“BOOM: Oil, Money, Cowboys, Strippers, and the Energy Rush That Could Change America Forever” is a Kindle Single written by Tony Horwitz, detailing his investigative reporting of as many aspects of the contemporary domestic oil situation as he can fit into 117 pages and 4000 miles (Canada tar sands to Gulf Coast refineries and all the pipeline drama in between). This project was written before the Dakota Access Pipeline drama, which was unfolding as I read it -a confluence that I’d love to recommend, were it possible.
As might be expected, “BOOM” reads like good old-fashioned investigative journalism -while Horwitz himself is inserted into the narrative, this is more Gonzo-Lite than some of the more contemporary forms of creative nonfiction, the kind of pieces that perform more as a personal essay viewed in an external framework. Neither of these forms is necessarily superior, but Horwitz has certainly chosen the correct one for his purpose, with mainly concerns exposition. You will learn shit about how Northern America does fossil fuels here. You will come into contact with good people who participate directly in potentially damaging practices, and you will have some sympathy for them. This is something that Horowitz does really well.
All in all, I think that E-readers and E-reading apps offer, if not a better media form, then an additional and valuable one. I can’t think of many magazine publications of 100+ word narrative nonfiction/reporting -the closest thing that comes to mind are the essays of David Foster Wallace, but that seems to be the exception that proves the rule. I don’t want to read a weighty-ass tome on this shit -as much as I perhaps ought to- and a fifteen-page distillation is going to leave a lot of worthwhile shit on the cutting room floor. I was reminded of the value of Jon Ronson’s The Elephant in the Room. These kinds of things are time-sensitive and valuable, and digital publication of much longer longform work that simply isn’t book material is something I intend to keep paying close attention to.
Amazon is now offering Prime Reading to those of us who have capitulated to a Prime membership. It’s quite the collection of free reading material. This is a different beast than their Kindle Unlimited program (an additional subscription that buys access to many, many more books). While I wouldn’t recommend getting Prime specifically for this service, it’s certainly worth glancing at if you already have a subscription.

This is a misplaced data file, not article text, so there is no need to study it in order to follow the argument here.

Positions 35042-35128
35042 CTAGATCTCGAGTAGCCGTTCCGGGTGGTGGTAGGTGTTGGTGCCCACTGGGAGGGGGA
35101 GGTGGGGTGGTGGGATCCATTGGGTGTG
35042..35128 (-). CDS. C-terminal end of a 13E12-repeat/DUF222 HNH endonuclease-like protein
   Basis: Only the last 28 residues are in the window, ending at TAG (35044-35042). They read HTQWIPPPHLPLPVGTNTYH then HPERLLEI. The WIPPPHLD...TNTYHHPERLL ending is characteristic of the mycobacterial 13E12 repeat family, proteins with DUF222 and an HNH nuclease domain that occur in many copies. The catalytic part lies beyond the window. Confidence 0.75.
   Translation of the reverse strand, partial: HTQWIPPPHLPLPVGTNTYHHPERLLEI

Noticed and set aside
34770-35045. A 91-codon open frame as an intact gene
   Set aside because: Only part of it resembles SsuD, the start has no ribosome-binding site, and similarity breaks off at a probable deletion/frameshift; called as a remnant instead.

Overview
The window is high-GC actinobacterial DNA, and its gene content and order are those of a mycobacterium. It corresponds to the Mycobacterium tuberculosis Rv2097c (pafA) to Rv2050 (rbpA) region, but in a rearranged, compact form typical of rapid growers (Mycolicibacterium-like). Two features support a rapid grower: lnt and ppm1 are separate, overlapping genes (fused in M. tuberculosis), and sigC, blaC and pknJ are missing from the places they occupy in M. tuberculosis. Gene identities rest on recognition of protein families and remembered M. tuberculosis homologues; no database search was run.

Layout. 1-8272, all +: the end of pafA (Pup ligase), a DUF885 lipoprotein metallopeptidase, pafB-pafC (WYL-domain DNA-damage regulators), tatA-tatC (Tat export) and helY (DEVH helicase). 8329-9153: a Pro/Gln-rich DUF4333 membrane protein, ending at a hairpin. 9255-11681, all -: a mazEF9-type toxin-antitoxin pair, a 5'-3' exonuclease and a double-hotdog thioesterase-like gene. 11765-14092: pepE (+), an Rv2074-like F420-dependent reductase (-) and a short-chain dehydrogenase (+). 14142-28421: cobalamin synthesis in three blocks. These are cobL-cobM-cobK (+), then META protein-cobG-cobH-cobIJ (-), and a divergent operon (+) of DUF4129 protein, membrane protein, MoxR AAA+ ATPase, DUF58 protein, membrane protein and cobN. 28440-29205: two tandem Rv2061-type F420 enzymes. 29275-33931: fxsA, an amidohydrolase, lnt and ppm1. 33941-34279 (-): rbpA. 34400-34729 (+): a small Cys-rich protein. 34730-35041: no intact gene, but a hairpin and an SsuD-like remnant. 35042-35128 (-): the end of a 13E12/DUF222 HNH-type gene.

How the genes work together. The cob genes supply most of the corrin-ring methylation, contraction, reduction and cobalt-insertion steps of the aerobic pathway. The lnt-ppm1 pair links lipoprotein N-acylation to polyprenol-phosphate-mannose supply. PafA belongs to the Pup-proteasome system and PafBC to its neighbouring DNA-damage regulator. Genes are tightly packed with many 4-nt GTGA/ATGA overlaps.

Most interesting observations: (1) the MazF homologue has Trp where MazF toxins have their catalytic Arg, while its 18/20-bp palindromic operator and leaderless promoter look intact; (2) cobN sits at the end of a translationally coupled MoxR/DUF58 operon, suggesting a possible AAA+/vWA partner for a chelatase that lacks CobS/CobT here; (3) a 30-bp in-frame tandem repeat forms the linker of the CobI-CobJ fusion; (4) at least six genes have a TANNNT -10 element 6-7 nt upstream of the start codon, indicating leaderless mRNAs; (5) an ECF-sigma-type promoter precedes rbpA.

The two most notable reads I’ve come across are Steven King’s “Guns” and Jon Ronson’s “The Elephant in the Room”. Both are longform essays (25 and 48 pages respectively) by major authors, and while this isn’t a form in which I’d previously encountered King’s writing, I am pleasantly surprised by how good he is at it. “Guns” is an informed and reasonable attack on the state of our public discourse on the things, not the things themselves. King owns a few of them, and his nuanced position (we need more and better regulation, but widespread bans and buybacks generally don’t work) is sure to piss off people on both sides. He is blunt and direct, employing an extremely personal mode of address and judicious profanity. Not only is this piece thought-provoking and very well done, it’s as fun to read as any screed that involves the death of a roomful of six-year-olds can claim to be.
Ronson’s piece is a timely bit of work on Donald Trump’s courting of and influence by the Alt-Right movement, specifically dealing with the Republican nominee’s connection to Alex Jones of InfoWars and others like him. While the immediacy and importance of the topic at hand will likely diminish in a few months, (and let’s not spend too much time thinking about the alternative) “”The Elephant in the Room” is a well-written and thoughtful bit of journalism, well worth the read regardless of our national timeline if you are a fan of Ronson’s work. And as for our national timeline, Prime Reading and Amazon’s Digital Singles are one more aspect of digital publishing that might be of value to writers and readers. It’s a distinctly different animal than traditional longform publication, and only time will tell whether or not it’s a force for good.
Recommendation: Check these two out and scan the offerings for anything else of worth. Let me know what you find, and let me know what you think about Prime Reading and its ilk.
I rely on my phone more than I want to. I’m aware of my tendencies in this regard -I didn’t even get a smartphone until the beginning of 2015. And as much as I resent the damn thing’s ability to intrude into my life and tempt me toward wasting time, there are some redeeming qualities.
1: Kindle app.
I use my old Generation 2 Kindle on backpacking trips -there’s nothing like reading “Lolita” at the base of Cathedral Dome in Yosemite. This means I’ve got a pretty decent collection of ebooks, and I can access everything I’ve stored in Amazon’s cloud with the Kindle Reader app. It’s nice if I get stuck somewhere without a book -I don’t like reading on my phone as much as on the e-ink Kindle screen, (or ideally, a paper book) but it’s still damn useful.
Longreads has a great social media presence, and I’m pleasantly surprised by how often very good creative nonfiction comes my way via Facebook. The work they present is always well written and usually very interesting.
(Since many of you read this via WordPress, here is their blog: http://blog.longreads.com/2016/01/05/were-going-on-a-bear-hunt-in-new-jersey/)
3: You know what, just… don’t download games.
Don’t download games, or anything that you’ll go to out of a reflex habit in response to a passing sense of boredom. Former Reddit addict here -there’s a reason I’ve never gone to Reddit on my phone. If you’re trying to eat well, you don’t by shitty food that’s easy to get into. If you’re trying to develop your intellect, don’t leave yourself with the attention-span equivalent of Twinkies and Lays Potato Chips.